inOrder(v) = v1: n(v,v1)  dle(v, v1)
Example: Sortedness inOrder(v) = v1: n(v,v1)  dle(v, v1) inOrder = 1 inOrder = 1 inOrder = 1 dle ... u1 u2 un x n n n t dle n u1 u2..n x dle dle t n inOrder = 1 inOrder = 1

Example: InsertSort Run Demo List InsertSort(List x) {
List r, pr, rn, l, pl; r = x; pr = NULL; while (r != NULL) { l = x; rn = r  n; pl = NULL; while (l != r) { if (l  data > r  data) { pr  n = rn; r  n = l; if (pl = = NULL) x = r; else pl  n = r; r = pr; break; } pl = l; l = l  n; pr = r; r = rn; return x; typedef struct list_cell { int data; struct list_cell *n; } *List; Run Demo

Example: InsertSort Run Demo 14 typedef struct list_cell { int data;
List InsertSort(List x) { if (x == NULL) return NULL pr = x; r = x->n; while (r != NULL) { pl = x; rn = r->n; l = x->n; while (l != r) { pr->n = rn ; r->n = l; pl->n = r; r = pr; break; } pl = l; l = l->n; pr = r; r = rn; typedef struct list_cell { int data; struct list_cell *n; } *List; Run Demo 14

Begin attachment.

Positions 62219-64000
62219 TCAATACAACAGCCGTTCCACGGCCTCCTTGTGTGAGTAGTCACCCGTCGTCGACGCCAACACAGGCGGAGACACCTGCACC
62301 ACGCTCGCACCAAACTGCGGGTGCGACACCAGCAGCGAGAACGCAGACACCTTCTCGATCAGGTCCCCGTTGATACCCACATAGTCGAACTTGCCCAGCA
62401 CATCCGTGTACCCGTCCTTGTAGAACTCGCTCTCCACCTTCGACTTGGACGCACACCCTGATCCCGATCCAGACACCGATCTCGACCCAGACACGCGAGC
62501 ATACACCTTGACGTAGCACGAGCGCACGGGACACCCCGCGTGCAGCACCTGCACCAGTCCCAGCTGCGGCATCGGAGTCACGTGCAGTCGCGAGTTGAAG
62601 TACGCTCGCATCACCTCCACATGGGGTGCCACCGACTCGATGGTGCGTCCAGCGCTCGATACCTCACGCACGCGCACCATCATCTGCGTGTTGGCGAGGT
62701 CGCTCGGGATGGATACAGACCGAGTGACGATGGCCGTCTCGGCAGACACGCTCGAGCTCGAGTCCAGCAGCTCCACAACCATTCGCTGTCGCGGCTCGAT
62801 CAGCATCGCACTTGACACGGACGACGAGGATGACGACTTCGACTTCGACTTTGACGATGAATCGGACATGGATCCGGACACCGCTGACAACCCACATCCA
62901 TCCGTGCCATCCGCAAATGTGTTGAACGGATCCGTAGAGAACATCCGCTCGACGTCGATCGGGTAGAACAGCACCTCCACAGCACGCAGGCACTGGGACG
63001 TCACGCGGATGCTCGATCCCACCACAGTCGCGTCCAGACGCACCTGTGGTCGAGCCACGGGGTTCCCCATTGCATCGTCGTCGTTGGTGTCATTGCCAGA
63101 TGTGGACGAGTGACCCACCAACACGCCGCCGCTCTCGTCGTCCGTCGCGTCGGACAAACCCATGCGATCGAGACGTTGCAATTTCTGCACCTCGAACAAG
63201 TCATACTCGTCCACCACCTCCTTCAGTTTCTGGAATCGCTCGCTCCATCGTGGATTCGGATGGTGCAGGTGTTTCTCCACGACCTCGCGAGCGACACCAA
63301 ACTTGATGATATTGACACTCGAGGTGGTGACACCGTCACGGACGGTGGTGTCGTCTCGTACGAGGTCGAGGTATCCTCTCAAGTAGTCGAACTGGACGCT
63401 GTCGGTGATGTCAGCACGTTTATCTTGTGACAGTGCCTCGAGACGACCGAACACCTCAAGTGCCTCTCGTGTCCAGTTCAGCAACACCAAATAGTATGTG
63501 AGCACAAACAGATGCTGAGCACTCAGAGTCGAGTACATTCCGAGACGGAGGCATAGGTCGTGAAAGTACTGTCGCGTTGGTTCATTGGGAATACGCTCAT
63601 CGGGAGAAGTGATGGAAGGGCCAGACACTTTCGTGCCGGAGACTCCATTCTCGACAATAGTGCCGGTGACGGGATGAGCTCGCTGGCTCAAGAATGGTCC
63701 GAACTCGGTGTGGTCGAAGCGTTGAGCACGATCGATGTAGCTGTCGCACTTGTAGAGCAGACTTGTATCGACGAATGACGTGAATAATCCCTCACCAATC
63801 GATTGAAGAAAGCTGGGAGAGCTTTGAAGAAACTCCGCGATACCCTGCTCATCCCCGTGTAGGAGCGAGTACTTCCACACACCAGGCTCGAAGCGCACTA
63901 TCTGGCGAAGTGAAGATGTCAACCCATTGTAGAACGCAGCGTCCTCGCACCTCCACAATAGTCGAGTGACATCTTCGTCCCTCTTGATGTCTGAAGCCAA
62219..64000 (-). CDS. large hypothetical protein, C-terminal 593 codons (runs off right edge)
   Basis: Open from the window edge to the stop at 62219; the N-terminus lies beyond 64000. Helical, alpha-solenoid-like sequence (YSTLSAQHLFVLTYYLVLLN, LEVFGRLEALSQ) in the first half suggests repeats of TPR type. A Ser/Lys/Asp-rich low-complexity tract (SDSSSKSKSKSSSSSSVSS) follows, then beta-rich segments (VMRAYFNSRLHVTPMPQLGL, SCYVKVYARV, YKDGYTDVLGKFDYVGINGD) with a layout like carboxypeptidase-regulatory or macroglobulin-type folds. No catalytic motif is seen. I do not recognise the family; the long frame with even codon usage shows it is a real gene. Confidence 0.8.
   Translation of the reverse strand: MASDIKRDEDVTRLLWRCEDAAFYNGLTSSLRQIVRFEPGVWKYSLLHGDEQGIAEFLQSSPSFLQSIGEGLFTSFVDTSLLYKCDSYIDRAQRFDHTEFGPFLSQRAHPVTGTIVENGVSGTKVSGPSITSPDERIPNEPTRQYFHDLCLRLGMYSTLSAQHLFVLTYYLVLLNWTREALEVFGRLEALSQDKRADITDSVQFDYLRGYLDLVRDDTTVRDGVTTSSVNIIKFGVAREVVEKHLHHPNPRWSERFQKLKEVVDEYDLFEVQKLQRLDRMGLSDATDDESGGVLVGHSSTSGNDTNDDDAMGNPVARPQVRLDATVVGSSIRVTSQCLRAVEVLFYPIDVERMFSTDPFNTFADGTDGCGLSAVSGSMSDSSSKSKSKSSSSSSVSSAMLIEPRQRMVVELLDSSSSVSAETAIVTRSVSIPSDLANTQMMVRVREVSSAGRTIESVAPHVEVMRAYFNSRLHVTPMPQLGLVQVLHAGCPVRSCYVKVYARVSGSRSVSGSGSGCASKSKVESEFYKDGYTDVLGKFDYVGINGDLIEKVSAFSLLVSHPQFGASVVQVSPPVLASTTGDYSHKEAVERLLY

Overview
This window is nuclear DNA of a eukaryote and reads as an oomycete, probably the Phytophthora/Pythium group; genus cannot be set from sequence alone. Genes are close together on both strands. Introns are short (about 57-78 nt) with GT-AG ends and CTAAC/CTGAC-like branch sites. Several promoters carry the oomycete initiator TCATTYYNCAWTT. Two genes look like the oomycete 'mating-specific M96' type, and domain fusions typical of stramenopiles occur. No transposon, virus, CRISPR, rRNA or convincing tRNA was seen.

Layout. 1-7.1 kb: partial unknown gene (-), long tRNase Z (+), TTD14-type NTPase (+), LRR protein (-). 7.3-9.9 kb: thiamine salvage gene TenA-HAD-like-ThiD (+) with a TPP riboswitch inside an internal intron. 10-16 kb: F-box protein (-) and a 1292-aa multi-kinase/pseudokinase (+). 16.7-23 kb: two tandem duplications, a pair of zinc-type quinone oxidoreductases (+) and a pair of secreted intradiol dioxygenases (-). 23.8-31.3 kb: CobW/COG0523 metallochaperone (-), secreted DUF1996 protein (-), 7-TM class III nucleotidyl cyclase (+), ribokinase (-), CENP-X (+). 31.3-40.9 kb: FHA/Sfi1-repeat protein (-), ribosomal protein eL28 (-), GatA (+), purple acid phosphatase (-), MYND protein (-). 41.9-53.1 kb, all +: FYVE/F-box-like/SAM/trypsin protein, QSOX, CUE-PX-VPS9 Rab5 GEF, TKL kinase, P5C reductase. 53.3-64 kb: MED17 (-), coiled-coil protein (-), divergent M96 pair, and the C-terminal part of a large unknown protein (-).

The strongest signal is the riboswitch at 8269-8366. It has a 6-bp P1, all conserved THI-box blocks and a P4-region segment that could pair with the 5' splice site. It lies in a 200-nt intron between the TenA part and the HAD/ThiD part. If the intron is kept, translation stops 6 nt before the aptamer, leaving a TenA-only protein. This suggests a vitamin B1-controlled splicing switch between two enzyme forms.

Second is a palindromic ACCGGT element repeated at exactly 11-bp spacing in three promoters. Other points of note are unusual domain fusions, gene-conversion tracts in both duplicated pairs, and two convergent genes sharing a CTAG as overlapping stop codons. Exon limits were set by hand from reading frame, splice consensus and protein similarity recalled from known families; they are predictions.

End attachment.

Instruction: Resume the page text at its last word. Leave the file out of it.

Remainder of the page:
void Mark(Node root) { if (root != NULL) { pending =  pending = pending  {root} marked =  while (pending  ) { x = SelectAndRemove(pending) marked = marked  {x} t = x  left if (t  NULL) if (t  marked) pending = pending  {t} /* t = x  right * if (t  NULL) * if (t  marked) * pending = pending  {t} */ } } assert(marked = = Reachset(root))}

There may exist an individual that is reachable from the root, but not marked
left right root right r[root] m r[root] x left right

Conclusions(1) Good static analysis = Good static analysis
Precise enough (for the client) Efficient enough Good static analysis Good domain Abstract non-important details Represent relevant concrete information Precise and efficient abstract meaning of abstract interpreters Efficient join implementation Small height or widening

Conclusions(2) The Theory of Static Analysis is well founded
Abstraction Soundness Chaotic iterations Elimination methods Modular methods Weak Parts Transformations Predictable approximations User defined abstractions System